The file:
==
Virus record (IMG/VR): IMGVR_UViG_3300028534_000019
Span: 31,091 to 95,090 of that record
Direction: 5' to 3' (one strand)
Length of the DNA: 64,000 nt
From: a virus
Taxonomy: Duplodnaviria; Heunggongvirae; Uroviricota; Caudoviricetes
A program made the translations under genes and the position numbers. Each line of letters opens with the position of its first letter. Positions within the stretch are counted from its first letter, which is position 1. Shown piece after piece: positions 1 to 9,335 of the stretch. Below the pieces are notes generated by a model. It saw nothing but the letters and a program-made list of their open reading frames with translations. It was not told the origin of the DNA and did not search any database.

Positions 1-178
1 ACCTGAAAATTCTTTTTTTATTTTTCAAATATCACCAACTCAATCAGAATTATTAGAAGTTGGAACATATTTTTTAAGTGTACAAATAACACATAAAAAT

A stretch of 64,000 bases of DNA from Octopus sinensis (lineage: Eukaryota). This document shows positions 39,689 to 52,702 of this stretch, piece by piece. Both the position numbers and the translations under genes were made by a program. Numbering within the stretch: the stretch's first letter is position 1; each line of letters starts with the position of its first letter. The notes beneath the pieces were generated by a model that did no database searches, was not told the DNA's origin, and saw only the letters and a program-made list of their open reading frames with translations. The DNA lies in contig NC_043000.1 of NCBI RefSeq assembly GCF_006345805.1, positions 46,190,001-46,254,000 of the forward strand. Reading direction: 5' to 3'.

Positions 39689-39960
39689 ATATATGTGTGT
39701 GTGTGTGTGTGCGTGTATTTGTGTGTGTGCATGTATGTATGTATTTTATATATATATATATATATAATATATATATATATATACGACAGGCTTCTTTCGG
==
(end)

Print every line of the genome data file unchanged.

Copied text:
Virus record (IMG/VR): IMGVR_UViG_3300028534_000019
Span: 31,091 to 95,090 of that record
Direction: 5' to 3' (one strand)
Length of the DNA: 64,000 nt
From: a virus
Taxonomy: Duplodnaviria; Heunggongvirae; Uroviricota; Caudoviricetes
A program made the translations under genes and the position numbers. Each line of letters opens with the position of its first letter. Positions within the stretch are counted from its first letter, which is position 1. Shown piece after piece: positions 1 to 9,335 of the stretch. Below the pieces are notes generated by a model. It saw nothing but the letters and a program-made list of their open reading frames with translations. It was not told the origin of the DNA and did not search any database.

Positions 1-178
1 ACCTGAAAATTCTTTTTTTATTTTTCAAATATCACCAACTCAATCAGAATTATTAGAAGTTGGAACATATTTTTTAAGTGTACAAATAACACATAAAAAT

A stretch of 64,000 bases of DNA from Octopus sinensis (lineage: Eukaryota). This document shows positions 39,689 to 52,702 of this stretch, piece by piece. Both the position numbers and the translations under genes were made by a program. Numbering within the stretch: the stretch's first letter is position 1; each line of letters starts with the position of its first letter. The notes beneath the pieces were generated by a model that did no database searches, was not told the DNA's origin, and saw only the letters and a program-made list of their open reading frames with translations. The DNA lies in contig NC_043000.1 of NCBI RefSeq assembly GCF_006345805.1, positions 46,190,001-46,254,000 of the forward strand. Reading direction: 5' to 3'.

Positions 39689-39960
39689 ATATATGTGTGT
39701 GTGTGTGTGTGCGTGTATTTGTGTGTGTGCATGTATGTATGTATTTTATATATATATATATATATAATATATATATATATATACGACAGGCTTCTTTCGG